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Men Who Withhold Feelings or Affection: Should Women Boycott Dating Them?

by Dr. Seth Meyers - March 15, 2017

I was at a lunch recently with some friends, where one guy ended up sharing about his dating life. First, he told us he’d never told his girlfriend of five years that he loved her. Then, he said point-blank, “I don’t really show my feelings in a relationship.” It was interesting that he made these comments not in a I’m-embarrassed-to-tell-you way but rather in a this-is-just-the-way-it-is way. When clients I work with say something like this, I always ask the following question: “Is this something you’re okay with or something you want to change?” Because this particular man wasn’t my client, I spared him the psychoanalysis. But the thoughts he shared are important because there are many other men who are just like him, withholding affection and feelings from their partner in a relationship.

Women are free to date whom they want, so why would some women put up with a man who is emotionally withholding? In many cases, women who are drawn to men like this had an unavailable man in their life early on (father, step-father), and they seek out unavailable or withholding men because this type of man is familiar and because this type of man reinforces what she already feels: that she isn’t really worthy of affection or consistent love. Think about the woman I talked about whose boyfriend didn’t say “I love you” for five years. Come to think of it, when he confided that he had never shared these words at lunch, he actually smiled. Psychologically, I imagine that this man treated women in this way as a defense. He feels powerful having the upper hand in his relationships and believes he will be less likely to get hurt if he doesn’t make himself vulnerable by developing strong feelings.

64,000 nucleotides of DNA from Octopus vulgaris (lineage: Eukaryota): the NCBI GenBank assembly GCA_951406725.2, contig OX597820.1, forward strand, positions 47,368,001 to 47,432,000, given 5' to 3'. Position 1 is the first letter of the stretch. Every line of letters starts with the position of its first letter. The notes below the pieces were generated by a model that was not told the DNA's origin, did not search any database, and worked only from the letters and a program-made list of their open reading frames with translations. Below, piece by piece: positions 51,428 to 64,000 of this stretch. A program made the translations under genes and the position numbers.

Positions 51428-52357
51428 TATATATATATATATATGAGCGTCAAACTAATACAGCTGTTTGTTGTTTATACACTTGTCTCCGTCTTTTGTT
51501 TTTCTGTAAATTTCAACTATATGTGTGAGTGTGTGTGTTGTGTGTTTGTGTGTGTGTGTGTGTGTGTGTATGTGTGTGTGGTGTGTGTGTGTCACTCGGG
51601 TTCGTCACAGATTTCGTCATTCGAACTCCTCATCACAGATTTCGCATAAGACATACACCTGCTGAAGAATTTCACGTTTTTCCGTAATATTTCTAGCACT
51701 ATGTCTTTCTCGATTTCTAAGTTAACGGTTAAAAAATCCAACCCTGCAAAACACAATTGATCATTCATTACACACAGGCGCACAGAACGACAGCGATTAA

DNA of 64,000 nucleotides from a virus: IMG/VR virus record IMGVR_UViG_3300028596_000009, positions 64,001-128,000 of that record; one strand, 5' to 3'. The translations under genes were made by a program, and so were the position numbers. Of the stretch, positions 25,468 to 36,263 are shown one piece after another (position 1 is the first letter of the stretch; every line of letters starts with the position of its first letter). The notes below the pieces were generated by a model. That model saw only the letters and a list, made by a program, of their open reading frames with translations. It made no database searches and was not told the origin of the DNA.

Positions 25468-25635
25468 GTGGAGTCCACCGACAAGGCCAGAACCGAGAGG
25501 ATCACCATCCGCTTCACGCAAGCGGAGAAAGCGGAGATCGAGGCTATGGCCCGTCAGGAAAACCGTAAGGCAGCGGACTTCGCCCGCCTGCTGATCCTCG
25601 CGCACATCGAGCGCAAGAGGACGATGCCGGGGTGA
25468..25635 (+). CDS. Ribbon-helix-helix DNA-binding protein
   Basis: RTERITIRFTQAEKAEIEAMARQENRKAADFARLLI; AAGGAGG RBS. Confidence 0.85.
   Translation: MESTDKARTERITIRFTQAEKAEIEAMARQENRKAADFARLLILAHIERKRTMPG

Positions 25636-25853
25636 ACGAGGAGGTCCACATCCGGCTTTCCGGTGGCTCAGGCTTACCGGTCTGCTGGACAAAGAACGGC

The “needy” woman

The man who spoke to us at lunch also shared another disturbing consequence of these unhealthy relationships in which a man is withholding. He talked about how his girlfriend was “needy” and how he found her neediness unattractive, causing him to leave her. So, to be clear, here’s the relationship profile: woman dates man for five years; man never says “I love you” and withholds feelings and affection; man disrespects and has contempt for woman; and man finally leaves woman. How sad for that poor woman! Without even knowing the woman’s name, I guarantee you that some other man in her past – probably a father figure – messed up her self-esteem. Some other man taught her that she should never expect much from a relationship, and that she ought to appreciate whatever morsels of love or affection she can get. The reason that woman stayed with that man for five years: she was settling for whatever morsels she could get. Plus, she was probably also living in a fantasy world in which she was hoping that he would one day change. (Let’s all vomit together now.)

Can the withholding man really change?